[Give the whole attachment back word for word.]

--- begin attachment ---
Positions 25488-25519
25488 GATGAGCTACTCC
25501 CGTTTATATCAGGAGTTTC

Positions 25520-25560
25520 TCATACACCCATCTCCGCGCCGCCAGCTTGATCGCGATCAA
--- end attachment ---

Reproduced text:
Positions 25488-25519
25488 GATGAGCTACTCC
25501 CGTTTATATCAGGAGTTTC

Positions 25520-25560
25520 TCATACACCCATCTCCGCGCCGCCAGCTTGATCGCGATCAA